Last week the IMF released its World Economic Outlook Update for the October 2009 forecast. The global economy is expected to grow 3.9% in 2010, an 0.8% upward revision. In fact, the 2010 growth projections were generally upward with little offset in 2011 (often when you get a surprise and positive economic release, the current period forecast improves at the cost of growth later in the forecast):
- The 2010 U.S. growth Update is 1.2%-points above the October level, now 2.7%.
- The Eurozone GDP growth Updated to 1% pace in 2010, up 233% from October’s forecast (driven by the 400% surge of Germany’s GDP growth outlook, now 1.5% in 2010).
- Canada’s GDP growth forecast got a slight bump, up 0.5%-points to 2.6%.
- The UK is now expected to grow at a 1.3% annual pace in 2010.
- Russia’s Update to GDP growth is 3.6% in 2010 (that’s off of a sharp 9% drop in 2009).
- And the IMF envisages that China maintain 10% growth in 2010, up 1%-point from its forecast just 3 months ago.
The IMF has no crystal ball, but the story is compelling: banking crisis + global recession = weak recovery. However, it is improbable that the IMF is spot on. The short IMF press release stresses the divergent path of economic recovery across the advanced and developing world. In short, much of the emerging and developing world should recover smartly, while key advanced economies, burdened by debt and financial stress, are to see a more muted recovery.
Of note is the IMF’s listed upside risk to the growth forecast (thus inflation, trade, and other related variables):
On the upside, the reversal of the confidence crisis and the reduction in uncertainty may continue to foster a stronger-than-expected improvement in financial market sentiment and prompt a larger-than-expected rebound in capital flows, trade, and private demand.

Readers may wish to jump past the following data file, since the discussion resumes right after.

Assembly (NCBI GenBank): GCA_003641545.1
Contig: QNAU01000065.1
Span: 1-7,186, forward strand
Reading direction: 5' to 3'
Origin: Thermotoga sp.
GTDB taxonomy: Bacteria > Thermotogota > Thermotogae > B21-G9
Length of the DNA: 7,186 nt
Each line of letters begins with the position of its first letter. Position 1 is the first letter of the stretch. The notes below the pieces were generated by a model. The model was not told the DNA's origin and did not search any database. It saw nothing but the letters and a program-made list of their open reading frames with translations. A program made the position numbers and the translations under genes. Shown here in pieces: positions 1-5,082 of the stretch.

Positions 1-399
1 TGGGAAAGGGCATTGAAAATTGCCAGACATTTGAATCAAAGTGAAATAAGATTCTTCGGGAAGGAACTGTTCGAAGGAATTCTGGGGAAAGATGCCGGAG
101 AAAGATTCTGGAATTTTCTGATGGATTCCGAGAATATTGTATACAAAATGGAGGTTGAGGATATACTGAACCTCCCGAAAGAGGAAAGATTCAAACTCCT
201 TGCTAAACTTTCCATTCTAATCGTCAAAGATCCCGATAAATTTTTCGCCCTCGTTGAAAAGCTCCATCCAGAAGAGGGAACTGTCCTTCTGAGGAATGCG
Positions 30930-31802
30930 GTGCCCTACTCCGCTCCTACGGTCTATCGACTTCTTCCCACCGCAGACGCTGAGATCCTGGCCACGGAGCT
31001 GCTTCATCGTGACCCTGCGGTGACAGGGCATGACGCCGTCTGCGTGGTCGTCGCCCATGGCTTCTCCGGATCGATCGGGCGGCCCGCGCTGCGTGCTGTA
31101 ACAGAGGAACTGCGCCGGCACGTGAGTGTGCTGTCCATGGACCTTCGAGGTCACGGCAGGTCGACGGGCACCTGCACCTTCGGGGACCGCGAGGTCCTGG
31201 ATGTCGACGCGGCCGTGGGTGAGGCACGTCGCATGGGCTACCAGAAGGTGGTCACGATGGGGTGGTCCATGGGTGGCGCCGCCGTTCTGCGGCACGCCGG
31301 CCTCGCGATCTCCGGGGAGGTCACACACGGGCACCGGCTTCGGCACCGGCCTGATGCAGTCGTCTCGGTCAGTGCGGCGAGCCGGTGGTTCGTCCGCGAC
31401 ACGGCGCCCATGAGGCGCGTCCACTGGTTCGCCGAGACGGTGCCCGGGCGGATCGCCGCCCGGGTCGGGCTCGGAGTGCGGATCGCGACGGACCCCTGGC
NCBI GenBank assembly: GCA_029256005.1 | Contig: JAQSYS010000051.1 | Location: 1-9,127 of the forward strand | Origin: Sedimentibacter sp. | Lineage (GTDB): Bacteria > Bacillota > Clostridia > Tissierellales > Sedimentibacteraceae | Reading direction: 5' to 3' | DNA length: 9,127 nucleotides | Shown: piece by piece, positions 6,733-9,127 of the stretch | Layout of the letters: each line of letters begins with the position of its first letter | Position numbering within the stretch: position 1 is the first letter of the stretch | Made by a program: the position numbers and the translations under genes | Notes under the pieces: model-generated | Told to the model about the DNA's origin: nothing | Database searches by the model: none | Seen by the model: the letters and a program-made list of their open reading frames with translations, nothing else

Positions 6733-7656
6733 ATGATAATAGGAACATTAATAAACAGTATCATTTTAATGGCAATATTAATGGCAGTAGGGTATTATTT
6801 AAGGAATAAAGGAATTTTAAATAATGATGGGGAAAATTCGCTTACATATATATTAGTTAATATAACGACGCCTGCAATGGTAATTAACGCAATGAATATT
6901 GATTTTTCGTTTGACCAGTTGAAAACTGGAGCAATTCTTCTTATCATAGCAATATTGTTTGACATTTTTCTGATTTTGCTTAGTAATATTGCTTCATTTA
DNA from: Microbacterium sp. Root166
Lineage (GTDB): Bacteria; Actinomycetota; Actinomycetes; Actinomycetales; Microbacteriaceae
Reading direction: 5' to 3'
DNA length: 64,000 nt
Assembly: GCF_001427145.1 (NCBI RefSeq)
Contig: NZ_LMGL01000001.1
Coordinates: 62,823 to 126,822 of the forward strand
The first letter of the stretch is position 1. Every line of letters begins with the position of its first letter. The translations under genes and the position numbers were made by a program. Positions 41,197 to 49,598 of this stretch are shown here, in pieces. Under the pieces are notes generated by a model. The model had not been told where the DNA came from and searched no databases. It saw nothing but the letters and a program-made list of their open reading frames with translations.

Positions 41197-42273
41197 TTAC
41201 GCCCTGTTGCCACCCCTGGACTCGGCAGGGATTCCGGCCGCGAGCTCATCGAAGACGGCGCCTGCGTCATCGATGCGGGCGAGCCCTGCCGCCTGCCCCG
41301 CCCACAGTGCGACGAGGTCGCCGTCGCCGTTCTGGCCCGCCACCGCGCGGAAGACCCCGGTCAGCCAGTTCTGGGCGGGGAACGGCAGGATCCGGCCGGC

Confidence, consumer, investor, and business, is key – let’s focus on the consumer. The one that accounts for roughly 17% of global GDP – i.e., the U.S. consumer – remains afflicted by excessive debt burden and record unemployment. In contrast, consumer confidence is rebounding smartly in other parts of the world, developed and developing.
Advanced consumers showing some confidence, but the U.S. consumer confidence index remains 39% below that during the onset of the recession.
The chart illustrates various measures of consumer confidence across a selection of advanced economies (you can see the exact sources here). Consumer confidence in the U.S., U.K., Germany, and Ireland remain well short of their Jan. 2008 levels. Notably, confidence in the U.S. has moved laterally since May 2009 despite recent gains in the fourth quarter of 2009.
Confidence in some emerging economies remains muted as well.
I chose a selection of monthly confidence indicators for select emerging markets. Clearly, some biggies are missing – India and South Korea being the first on the list – but data availability and/or frequency precludes a more thorough analysis.
Consumers in Indonesia are ostensibly more upbeat than those in other emerging economies. In China, consumer confidence hovers below its Jan 2008 level. And in spite of the bubbles and wealth talk in China, confidence hasn’t been this low since 2003. In Brazil, consumer confidence is back to peak levels before the onset of the U.S. recession.
I provided a snapshot of global consumer confidence. Generally consumers do portray the ongoing confidence struggle, especially in the U.S., that plays out in the IMF’s muted growth forecast.